Apple to unveil its very own gamepad for iPhone and iPad


Apple has repeatedly claimed again and again during the company’s meteoric rise to consumer electronics dominance: It’s not making a video game console. Why should it? The iPhone, iPad, iPod Touch, and the iTunes App Store have fundamentally changed the nature of the video game business, making mobile gaming into a cultural and commercial force to be reckoned with. Mac sales even hit enough of a critical mass for Valve to bring Steam to Apple’s devices a couple of years back. Living room entertainment remains a quirky side project for the company, what with streaming gaming available by pairing the iPad and Apple TV, but it’s not a priority. Apple tried it once with the Pippin and failed, so why mess with success now?

That doesn’t mean that Apple isn’t interested in new ways to monetize its successful gaming business, though. While the Apple HDTV set remains an alluring rumor and the Apple game console an unlikely future product, what’s left? Peripherals.

According to multiple sources, Apple is preparing to release its very own video game controller to work with iOS devices. Unnamed developers attending GDC told Pocket Gamer that Apple plans to unveil its new gamepad at an event in April. These sources said that their games will support the device when it becomes available later this year, but as of now Apple hasn’t given them physical access to the controller, keeping it secreted away in their offices lest they be stolen or photographed like past prototypes. Apple has been setting up clandestine meetings with developers using a fake company name to let them know about the controller ahead of time.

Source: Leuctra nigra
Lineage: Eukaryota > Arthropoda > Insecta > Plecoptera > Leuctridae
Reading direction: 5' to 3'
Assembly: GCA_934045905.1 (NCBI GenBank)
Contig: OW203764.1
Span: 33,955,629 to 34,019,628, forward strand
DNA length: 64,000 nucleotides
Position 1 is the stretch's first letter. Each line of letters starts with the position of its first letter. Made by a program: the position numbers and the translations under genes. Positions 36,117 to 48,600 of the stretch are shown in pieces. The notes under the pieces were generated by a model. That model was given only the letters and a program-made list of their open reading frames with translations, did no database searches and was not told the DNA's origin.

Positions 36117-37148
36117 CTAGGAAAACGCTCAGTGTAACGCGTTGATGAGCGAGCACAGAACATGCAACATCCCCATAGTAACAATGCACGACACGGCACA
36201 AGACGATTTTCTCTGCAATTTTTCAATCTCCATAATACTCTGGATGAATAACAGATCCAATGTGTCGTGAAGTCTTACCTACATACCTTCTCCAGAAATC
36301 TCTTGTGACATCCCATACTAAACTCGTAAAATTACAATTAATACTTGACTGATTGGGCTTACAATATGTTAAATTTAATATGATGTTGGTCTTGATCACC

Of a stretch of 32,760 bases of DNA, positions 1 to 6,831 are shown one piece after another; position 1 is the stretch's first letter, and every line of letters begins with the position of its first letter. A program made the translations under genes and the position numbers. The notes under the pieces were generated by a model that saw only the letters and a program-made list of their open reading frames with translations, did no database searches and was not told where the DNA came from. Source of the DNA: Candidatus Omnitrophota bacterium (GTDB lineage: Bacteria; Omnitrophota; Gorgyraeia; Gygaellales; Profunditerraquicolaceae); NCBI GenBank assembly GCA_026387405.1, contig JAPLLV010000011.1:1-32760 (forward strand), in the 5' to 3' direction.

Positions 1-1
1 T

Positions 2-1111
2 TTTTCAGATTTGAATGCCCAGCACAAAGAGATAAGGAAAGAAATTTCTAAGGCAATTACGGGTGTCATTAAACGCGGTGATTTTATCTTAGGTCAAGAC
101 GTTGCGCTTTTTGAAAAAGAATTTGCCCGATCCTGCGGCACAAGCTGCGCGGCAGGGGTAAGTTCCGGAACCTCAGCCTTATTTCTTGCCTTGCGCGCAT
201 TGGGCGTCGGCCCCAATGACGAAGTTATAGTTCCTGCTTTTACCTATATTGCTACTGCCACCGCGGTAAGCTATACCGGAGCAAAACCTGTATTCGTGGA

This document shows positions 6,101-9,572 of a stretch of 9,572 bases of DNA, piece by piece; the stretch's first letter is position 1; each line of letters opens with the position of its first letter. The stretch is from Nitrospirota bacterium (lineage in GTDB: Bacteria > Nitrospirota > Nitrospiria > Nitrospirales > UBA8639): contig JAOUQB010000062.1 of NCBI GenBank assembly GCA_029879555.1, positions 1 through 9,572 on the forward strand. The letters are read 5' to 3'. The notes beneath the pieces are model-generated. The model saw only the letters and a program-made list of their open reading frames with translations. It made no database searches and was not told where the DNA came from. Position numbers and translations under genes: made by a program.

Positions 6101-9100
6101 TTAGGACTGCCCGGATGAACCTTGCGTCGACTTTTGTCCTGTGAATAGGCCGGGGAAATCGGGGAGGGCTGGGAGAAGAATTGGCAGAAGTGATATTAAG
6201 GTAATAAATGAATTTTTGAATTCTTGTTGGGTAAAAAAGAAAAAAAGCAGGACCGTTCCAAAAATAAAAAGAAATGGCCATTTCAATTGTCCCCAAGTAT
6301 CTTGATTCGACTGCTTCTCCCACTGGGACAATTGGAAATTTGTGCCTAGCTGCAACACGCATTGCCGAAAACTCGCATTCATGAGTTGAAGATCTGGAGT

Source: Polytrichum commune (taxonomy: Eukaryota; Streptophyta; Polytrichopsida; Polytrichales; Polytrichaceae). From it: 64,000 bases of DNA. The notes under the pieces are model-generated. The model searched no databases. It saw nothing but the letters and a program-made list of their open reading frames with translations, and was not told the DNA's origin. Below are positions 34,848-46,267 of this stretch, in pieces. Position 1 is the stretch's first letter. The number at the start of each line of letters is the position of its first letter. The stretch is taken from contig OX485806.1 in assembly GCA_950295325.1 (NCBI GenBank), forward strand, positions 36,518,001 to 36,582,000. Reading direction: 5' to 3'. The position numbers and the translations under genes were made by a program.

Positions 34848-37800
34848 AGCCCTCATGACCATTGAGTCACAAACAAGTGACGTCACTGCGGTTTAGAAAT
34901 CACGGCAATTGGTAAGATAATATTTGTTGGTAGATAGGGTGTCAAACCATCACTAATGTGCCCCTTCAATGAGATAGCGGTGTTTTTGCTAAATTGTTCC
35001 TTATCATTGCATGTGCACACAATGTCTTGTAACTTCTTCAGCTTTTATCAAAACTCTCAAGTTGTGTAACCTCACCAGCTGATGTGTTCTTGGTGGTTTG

Develop in turn followed up on Pocket Gamer’s report by drudging up an Apple patent that describes technology that would effectively turn an iPhone itself into a game controller that could be used in tandem with devices like Apple TV.

A new controller for iOS devices would be an ideal way for Apple to maintain parity with new competitors in the gaming world. The Google Android-powered OUYA, for example, will support both touch-based mobile Android games and those made for a controller. Even NVIDIA is trying to bridge the gap between touch mobile devices and traditional game devices with its Project Shield.

The Apple controller likely won’t precede a game console, though. “Customers love games,” said Tim Cook in 2012, “I’m not interested in being in the console business in what is though of as traditional gaming. But Apple is a big player today and things in the future will only make it bigger.” 

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